Landgrave

Landgrave (Dutch landgraaf, German Landgraf; French landgrave; Latin comes magnus, comes patriae, comes provinciae, comes terrae, comes principalis, lantgravius) was a title used in the Holy Roman Empire and later on by its former territories.

Read more about Landgrave:  Description, Related Terms, Literature, Other Meanings of Landgrave

Other articles related to "landgrave":

Louis IV, Landgrave Of Hesse-Marburg - Ancestors
... Ancestors of Louis IV, Landgrave of Hesse-Marburg 16 ... Louis I, Landgrave of Hesse 8 ... Louis II, Landgrave of Hesse 17 ...
Louis VII, Landgrave Of Hesse-Darmstadt
... Louis VII, Landgrave of Hesse-Darmstadt (22 June 1658 – 31 August 1678) was a Hessian regent ... Louis VII was the son of Landgrave Louis VI of Hesse-Darmstadt and his wife Maria Elisabeth of Holstein-Gottorp ... Following the death of his father, he began to reign as Landgrave on 24 April 1678 ...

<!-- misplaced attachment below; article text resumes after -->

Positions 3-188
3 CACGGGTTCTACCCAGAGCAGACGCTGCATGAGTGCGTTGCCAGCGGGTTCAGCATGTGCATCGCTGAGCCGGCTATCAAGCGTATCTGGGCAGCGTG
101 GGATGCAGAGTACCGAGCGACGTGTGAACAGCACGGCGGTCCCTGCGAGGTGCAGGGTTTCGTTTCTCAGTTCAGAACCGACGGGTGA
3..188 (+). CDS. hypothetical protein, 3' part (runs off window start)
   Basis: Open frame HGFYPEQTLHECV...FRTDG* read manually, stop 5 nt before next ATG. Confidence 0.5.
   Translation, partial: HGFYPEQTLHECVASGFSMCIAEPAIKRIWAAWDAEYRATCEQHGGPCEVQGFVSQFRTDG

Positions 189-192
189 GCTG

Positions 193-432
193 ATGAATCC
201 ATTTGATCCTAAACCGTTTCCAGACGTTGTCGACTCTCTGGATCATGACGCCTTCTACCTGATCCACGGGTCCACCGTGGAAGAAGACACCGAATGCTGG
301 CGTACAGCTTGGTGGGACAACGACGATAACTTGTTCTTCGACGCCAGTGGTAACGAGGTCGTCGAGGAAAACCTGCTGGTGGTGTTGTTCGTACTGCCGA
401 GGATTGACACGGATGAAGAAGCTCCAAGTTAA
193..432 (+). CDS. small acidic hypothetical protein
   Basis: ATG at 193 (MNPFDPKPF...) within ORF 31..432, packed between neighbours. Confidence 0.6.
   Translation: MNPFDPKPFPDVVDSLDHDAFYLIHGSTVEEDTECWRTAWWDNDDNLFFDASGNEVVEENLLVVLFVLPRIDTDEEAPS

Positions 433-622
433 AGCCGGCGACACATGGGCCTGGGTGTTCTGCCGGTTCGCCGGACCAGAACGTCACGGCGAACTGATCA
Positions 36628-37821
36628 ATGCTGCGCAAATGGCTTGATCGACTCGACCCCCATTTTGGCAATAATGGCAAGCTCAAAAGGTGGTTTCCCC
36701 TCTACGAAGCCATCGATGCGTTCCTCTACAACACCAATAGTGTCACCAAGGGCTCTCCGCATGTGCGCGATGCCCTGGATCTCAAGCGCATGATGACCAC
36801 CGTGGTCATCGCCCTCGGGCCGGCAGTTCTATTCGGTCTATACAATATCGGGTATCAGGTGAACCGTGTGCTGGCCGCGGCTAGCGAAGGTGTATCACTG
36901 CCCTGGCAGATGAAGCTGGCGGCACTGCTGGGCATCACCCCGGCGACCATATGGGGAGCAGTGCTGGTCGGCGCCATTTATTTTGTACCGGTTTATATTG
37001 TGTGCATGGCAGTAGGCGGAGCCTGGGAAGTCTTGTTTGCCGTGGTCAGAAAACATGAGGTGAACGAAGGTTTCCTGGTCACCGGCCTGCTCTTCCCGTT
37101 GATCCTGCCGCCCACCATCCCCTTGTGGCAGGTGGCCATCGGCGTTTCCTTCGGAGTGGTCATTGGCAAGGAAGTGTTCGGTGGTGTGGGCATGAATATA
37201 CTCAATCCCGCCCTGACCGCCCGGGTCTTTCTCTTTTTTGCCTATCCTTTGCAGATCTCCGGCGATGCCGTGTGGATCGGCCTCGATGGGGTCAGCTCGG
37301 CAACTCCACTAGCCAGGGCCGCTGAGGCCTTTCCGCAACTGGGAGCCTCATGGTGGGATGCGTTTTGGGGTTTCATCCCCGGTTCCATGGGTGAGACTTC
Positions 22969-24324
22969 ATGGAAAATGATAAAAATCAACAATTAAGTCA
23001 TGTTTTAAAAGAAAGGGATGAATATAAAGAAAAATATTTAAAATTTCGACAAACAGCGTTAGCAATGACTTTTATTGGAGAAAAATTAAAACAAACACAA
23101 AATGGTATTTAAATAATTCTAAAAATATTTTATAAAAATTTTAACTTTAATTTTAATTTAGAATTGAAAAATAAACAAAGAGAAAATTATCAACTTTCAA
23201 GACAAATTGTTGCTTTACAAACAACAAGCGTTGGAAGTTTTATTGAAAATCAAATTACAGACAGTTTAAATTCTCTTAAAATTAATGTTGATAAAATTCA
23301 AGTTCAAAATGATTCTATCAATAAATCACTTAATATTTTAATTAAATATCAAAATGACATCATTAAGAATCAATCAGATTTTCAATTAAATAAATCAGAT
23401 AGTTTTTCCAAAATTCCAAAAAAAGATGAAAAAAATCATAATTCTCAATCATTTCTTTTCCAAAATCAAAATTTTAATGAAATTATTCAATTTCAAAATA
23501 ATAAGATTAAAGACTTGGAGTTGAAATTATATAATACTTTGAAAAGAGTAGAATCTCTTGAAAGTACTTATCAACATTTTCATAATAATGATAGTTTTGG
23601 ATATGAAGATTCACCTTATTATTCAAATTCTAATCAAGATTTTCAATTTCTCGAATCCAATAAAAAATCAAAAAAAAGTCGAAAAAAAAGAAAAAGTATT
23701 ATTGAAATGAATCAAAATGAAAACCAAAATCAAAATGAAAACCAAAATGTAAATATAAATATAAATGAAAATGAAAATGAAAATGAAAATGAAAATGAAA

Louis I, Landgrave Of Hesse - Ancestry
... Ancestors of Louis I, Landgrave of Hesse 16 ... Henry I, Landgrave of Hesse 8 ... Otto I, Landgrave of Hesse 17 ...
Sophia Eleonore Of Saxony - Children
... She had the following children with George II, Landgrave of Hesse-Darmstadt Louis VI, Landgrave of Hesse-Darmstadt (1630–1678) George, married Dorothea Augusta, Duchess of Holstein-Sonderborg died in ...
Graf - Landgrave
... A Landgraf or Landgrave was a nobleman of comital rank in feudal Germany whose jurisdiction stretched over a sometimes quite considerable territory ... The status of a landgrave was often associated with sovereign rights and decision-making greater than those of a simple Graf (Count), but carried no legal prerogatives ... subsidiary title of such nobility as the Grand Duke of Saxe-Weimar, who functioned as the Landgrave of Thuringia in the first decade of the 20th century but the title fell into disuse after World War I ...